Document Type



Doctor of Philosophy



Date of Defense


Graduate Advisor

Dr. Anne F. Fish


Dr. Wilma J. Calvert

Dr. Nancy Magnuson

Dr. Paule V. Joseph

Dr. Jennifer C. Jones

Dr. Sushil G. Rane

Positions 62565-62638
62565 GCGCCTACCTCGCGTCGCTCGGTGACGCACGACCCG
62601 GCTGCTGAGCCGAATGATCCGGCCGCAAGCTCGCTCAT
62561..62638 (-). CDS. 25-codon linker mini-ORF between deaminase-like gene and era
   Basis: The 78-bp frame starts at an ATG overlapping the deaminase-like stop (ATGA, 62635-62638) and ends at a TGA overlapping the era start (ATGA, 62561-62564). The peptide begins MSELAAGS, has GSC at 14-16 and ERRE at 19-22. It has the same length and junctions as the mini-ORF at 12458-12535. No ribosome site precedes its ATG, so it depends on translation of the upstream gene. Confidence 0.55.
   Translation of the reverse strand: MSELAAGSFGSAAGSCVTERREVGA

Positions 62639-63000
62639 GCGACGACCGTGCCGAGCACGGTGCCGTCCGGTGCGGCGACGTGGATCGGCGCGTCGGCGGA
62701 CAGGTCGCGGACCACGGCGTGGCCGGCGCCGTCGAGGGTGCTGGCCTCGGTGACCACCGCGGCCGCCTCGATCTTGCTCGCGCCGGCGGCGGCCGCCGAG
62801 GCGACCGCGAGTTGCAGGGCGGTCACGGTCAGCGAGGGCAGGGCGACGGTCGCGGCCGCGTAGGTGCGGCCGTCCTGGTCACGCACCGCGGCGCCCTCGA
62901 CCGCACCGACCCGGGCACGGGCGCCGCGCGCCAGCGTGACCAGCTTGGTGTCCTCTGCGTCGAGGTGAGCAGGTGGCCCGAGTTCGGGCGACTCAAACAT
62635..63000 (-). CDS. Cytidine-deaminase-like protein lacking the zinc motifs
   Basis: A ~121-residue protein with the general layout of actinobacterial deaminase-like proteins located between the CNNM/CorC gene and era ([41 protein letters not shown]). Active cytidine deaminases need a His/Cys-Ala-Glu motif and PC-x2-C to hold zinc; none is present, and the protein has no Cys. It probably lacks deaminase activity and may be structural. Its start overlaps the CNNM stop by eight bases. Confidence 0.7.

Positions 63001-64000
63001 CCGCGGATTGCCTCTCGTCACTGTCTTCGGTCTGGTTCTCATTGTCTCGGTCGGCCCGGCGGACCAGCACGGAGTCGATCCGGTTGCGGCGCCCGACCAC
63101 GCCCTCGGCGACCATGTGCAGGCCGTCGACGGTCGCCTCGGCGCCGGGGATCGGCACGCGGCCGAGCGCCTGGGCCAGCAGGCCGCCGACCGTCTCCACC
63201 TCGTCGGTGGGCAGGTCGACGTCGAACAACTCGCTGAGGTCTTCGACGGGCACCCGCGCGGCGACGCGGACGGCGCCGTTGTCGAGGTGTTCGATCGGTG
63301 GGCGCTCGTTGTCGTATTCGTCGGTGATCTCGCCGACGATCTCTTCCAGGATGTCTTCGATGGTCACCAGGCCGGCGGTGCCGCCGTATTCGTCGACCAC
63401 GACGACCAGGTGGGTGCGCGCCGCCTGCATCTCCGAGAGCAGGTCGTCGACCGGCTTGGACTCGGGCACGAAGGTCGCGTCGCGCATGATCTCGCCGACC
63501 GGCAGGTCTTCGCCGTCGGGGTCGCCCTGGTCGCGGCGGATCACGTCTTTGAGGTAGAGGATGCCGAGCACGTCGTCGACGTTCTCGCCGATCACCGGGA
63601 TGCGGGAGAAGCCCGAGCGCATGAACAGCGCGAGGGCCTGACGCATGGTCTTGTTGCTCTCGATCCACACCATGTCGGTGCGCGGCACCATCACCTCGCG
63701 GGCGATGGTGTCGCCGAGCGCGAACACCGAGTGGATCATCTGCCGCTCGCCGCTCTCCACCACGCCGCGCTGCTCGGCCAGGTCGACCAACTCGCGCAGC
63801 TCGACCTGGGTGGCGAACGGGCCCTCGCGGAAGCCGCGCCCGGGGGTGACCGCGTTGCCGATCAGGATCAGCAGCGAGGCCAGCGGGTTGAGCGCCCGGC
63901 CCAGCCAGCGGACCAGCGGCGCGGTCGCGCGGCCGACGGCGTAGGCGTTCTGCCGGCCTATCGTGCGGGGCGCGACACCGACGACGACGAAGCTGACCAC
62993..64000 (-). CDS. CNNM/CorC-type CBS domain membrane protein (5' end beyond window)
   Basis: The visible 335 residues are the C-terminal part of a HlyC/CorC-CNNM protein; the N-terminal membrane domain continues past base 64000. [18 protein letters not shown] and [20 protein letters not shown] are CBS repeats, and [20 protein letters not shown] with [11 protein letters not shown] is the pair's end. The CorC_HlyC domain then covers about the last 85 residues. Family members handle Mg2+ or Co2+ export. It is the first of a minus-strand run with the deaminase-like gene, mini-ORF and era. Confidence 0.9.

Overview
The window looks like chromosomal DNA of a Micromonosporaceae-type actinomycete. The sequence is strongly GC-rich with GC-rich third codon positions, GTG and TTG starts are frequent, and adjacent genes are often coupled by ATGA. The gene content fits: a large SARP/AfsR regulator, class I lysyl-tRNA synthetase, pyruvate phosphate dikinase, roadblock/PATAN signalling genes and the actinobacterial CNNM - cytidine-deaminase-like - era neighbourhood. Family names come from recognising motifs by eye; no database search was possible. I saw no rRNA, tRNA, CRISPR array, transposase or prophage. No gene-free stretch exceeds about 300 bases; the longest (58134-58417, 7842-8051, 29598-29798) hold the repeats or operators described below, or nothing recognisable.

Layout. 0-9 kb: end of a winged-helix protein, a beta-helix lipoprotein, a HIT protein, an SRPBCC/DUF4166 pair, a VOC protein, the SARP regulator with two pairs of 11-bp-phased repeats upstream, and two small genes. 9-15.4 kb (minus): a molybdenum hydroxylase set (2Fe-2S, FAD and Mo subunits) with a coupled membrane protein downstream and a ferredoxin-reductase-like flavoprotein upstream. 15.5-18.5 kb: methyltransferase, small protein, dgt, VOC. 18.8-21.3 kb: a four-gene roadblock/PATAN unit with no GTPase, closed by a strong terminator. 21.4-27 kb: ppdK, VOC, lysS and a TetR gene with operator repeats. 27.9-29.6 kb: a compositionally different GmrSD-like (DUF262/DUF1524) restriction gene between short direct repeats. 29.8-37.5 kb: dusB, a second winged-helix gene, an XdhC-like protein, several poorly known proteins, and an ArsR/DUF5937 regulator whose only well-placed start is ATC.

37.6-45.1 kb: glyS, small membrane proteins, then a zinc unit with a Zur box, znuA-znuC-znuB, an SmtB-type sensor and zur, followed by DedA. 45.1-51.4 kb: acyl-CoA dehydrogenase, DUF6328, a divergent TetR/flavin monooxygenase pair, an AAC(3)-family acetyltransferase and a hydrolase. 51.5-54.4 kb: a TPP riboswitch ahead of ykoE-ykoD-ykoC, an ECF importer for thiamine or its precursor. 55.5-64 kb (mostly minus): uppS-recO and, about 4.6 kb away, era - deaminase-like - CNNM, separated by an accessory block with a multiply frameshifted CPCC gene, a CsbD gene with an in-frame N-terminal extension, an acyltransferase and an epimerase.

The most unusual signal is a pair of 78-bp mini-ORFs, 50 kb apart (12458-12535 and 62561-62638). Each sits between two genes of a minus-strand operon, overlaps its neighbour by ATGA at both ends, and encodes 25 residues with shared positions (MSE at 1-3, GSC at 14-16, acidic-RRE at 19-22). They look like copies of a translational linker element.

Background: Type 2 diabetes mellitus (T2DM) has reached epidemic proportions in the United States. There is a critical need for earlier and more effective screening and diagnostic tools. Innovative liquid biopsy technologies may play a key role in meeting this need. Liquid biopsies are a non-invasive, adjunctive tool for determining diagnosis, prognosis, and therapeutic response. This dissertation focuses on two potential applications of liquid biopsy technologies to T2DM: (1) epigenome-wide association studies to identify epigenetic markers of risk for T2DM, and (2) extracellular vesicle (EV)-based biomarker studies to identify and detect markers associated with T2DM development and progression. Dissertation studies: The body of research reported in this dissertation establishes important groundwork for the development of liquid biopsy assays for T2DM. The first manuscript is a scoping review focusing on the biology of EVs in the etiology of pancreatic β-cell dysfunction and failure in diabetes. This review maps evidence that enhances understanding of disease mechanisms and collates EV-derived biomarker candidates from the studies reviewed. The second manuscript investigates the utility of liquid biopsies for detection of epigenetic markers of T2DM risk. This secondary analysis of data from the Upstate KIDS study examines associations between exposure to gestational diabetes mellitus (GDM) in utero and DNA methylation changes in newborn blood samples. Offspring exposed to GDM in utero are at high risk for developing T2DM, and epigenetic modifications during fetal development may contribute to elevated risk. Significant associations between DNA methylation and GDM exposure were not detected among study participants after correction for multiple testing. However, the study was underpowered to detect small differences in methylation; oversampling of GDM exposure cases is needed. Further study is required to validate epigenetic marker candidates for T2DM risk identified in prior studies. The third manuscript investigates methods for detection of low-abundance EV RNA biomarkers, preliminary to optimizing workflows for EV-based liquid biopsies. Two single-cell, ultra-low input RNA-sequencing methods were tested, using intact EVs as library inputs. Findings of this study were that random-priming, pico-scale SMART-Seq methods are effective for generating robust RNA-seq data, using input of 109 EVs.